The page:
Alzheimer’s disease (AD) is a neurodegenerative disease caused by poorly known pathogenetic mechanisms and aggravated by delayed therapeutic intervention; it still lacks an effective cure. However, it is clear that some important neurophysiological processes are altered years before the onset of clinical symptoms, offering the possibility of identifying biological markers useful for early diagnosis and implementation of effective therapies. It has become clear over recent years that nonneuronal cells, mainly microglia, are dysfunctional in the AD brain and that inflammation of the brain (neuroinflammation) has a very important pathogenic role.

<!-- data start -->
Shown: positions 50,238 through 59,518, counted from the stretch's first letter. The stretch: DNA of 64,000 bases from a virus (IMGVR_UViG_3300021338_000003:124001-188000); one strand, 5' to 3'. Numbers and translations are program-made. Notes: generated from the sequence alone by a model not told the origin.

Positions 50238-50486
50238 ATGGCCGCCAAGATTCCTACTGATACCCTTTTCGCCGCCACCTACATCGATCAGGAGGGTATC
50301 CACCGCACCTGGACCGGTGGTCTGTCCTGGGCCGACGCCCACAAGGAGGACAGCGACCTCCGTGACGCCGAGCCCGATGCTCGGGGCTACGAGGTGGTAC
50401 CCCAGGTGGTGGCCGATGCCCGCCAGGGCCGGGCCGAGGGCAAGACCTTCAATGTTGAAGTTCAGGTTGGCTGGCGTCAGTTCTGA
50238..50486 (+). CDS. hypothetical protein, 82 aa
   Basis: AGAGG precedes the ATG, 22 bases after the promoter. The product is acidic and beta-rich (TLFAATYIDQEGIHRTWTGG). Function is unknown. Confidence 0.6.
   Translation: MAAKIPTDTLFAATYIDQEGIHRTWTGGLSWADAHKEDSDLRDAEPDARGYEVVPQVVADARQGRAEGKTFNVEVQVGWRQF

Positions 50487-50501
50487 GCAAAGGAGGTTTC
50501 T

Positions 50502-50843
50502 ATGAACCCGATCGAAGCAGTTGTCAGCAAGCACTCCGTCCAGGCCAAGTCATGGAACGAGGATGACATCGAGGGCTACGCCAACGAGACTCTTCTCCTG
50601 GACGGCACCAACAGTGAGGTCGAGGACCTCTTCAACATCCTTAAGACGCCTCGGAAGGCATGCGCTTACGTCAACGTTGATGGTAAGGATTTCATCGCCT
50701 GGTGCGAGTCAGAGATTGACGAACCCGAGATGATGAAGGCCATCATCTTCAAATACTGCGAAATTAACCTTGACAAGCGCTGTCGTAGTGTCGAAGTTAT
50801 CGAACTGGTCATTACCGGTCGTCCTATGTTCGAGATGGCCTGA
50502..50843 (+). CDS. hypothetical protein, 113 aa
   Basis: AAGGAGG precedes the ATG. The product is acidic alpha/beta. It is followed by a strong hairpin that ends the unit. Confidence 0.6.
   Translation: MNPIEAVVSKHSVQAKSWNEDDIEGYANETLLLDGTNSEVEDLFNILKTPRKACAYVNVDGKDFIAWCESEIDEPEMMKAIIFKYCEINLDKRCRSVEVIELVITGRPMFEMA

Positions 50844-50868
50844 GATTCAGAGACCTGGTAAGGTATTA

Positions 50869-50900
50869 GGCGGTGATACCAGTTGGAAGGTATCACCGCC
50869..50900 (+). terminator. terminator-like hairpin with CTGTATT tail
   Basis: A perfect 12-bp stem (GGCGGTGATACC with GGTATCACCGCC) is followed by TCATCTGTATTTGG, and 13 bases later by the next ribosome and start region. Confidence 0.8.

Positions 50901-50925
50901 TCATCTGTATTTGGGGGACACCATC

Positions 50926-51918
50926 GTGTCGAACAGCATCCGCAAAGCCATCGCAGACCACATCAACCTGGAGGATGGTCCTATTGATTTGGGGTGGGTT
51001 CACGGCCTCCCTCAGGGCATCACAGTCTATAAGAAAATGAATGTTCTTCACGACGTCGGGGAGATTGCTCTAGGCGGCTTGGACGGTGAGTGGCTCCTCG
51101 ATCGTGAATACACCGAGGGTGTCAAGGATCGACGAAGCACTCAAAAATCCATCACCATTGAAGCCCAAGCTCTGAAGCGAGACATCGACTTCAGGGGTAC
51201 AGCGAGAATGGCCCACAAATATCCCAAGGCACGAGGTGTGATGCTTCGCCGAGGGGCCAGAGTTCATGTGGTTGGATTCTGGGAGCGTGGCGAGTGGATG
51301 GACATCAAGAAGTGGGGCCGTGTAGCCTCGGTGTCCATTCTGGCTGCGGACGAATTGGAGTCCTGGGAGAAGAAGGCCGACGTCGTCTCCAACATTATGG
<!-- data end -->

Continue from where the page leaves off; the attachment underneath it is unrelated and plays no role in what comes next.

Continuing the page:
A key molecule involved in the activation and propagation of inflammation is ATP. ATP is well known for being the fundamental intracellular energy currency; however, we now know that this molecule is also released into the extracellular space when cells are stressed or injured. In inflamed tissue interstitium, extracellular ATP (eATP) is a signal of danger to nearby cells, amplifying a series of reactions linked to the inflammatory response. In our previous research project funded by Cure Alzheimer’s Fund, we engineered novel probes to measure the ATP concentration in the brain interstitium in animal models of AD, making monitoring its concentration during AD progression possible. Furthermore, we have investigated the role of one of the main eATP receptors, P2X7, providing evidence of its pivotal role in supporting neuroinflammation. We also found the concentration of the P2X7 receptor in the blood varies with age and gender, and it is increased in subjects with initial cognitive deterioration (but not in overt AD patients), suggesting that this receptor might be a peripheral biomarker of early cognitive impairment. In the follow-on project, we aim to investigate whether the modulation of both the P2X7 receptor and the concentration of eATP in the brain could halt or delay AD progression. We are confident that these studies focused on extracellular ATP as a mediator of AD neuroinflammation will provide novel information for the design of more effective approaches to early AD diagnosis and treatment.